Our evening meal in the city of Xining in Qinghai Province was a convivial affair, fourteen of us at two round tables, with the usual glass ‘Lazy Susan’ in the centre for serving the courses. In another part of the dining room there was a big Hui family celebration. The men, in their dark jackets and immaculate white caps, sat round two tables, while the women and children sat round others. I have to confess I’d find it extremely boring to be restricted to the company of my fellow men at the dinner table. I’d have to feign an interest in cars or football, wouldn’t I? I much prefer being in mixed company and so, it seems, do the Han Chinese. In the same city, in the grey light of 7 am, and with a thin dusting of fresh snow on the ground, elderly Chinese couples were waltzing in the city square, while others performed tai chi chuan and other exercises singly or in groups.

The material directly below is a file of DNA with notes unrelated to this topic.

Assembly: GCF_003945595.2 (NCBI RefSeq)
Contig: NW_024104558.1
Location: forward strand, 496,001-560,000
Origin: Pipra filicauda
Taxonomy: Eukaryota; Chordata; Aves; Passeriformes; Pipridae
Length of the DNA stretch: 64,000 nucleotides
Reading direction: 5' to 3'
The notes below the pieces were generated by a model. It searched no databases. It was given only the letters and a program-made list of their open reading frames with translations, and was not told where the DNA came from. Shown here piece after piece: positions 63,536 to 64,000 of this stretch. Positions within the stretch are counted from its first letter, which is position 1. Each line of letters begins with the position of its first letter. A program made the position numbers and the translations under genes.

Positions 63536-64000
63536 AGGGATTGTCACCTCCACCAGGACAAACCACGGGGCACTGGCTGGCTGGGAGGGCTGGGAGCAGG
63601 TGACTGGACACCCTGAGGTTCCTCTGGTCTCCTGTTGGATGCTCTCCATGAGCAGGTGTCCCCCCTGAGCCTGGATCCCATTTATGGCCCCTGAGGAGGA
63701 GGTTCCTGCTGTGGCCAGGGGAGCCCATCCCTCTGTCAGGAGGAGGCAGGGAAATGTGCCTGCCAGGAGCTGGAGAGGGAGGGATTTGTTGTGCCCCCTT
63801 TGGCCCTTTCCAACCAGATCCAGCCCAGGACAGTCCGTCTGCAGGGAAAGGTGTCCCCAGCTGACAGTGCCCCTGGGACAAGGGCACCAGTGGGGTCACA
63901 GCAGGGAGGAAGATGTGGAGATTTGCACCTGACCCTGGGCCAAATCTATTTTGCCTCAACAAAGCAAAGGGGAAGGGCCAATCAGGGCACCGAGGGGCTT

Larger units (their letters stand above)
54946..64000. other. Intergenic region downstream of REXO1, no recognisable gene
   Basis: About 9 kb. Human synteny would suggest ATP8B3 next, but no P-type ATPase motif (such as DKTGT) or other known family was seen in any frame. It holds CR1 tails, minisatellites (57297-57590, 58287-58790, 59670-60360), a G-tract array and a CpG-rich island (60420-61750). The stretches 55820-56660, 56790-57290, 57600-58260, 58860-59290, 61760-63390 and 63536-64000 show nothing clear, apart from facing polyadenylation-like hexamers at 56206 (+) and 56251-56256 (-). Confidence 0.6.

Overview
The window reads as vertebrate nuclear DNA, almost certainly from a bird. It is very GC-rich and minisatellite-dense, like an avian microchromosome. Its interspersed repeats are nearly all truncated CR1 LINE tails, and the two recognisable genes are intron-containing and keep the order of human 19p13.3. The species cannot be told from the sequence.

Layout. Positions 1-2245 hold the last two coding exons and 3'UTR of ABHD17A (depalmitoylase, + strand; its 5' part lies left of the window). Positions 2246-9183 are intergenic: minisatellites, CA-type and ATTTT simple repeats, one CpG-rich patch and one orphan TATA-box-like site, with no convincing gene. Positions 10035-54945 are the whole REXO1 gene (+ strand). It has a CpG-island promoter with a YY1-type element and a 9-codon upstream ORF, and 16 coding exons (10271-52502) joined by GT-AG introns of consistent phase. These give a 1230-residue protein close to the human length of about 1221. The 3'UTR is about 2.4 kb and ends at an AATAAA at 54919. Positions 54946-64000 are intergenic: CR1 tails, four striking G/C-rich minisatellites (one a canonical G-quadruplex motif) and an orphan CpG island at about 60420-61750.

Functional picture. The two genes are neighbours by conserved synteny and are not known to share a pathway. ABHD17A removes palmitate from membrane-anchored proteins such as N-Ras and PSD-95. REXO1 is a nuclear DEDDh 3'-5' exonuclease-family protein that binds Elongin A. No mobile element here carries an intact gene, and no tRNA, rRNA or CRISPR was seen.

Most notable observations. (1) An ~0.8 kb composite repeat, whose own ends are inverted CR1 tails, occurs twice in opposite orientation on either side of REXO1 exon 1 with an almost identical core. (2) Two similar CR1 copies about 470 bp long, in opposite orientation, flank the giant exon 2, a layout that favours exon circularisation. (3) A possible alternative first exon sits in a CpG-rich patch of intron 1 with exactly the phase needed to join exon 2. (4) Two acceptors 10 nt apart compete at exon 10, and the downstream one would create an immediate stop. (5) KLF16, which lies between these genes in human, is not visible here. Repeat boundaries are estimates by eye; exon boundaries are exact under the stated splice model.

Talking of children, here and elsewhere in China, it was obvious that babies and toddlers don’t wear nappies. Their trousers have a split at the back. When nature calls they just pull their trousers apart and do what has to be done. Here in the west we debate the merits of disposables versus washables, but the Chinese way is more environmentally friendly than either. Mind you, I feel sorry for the wee mites in that region, having to bare their bottoms to the icy blasts of the Tibetan steppe.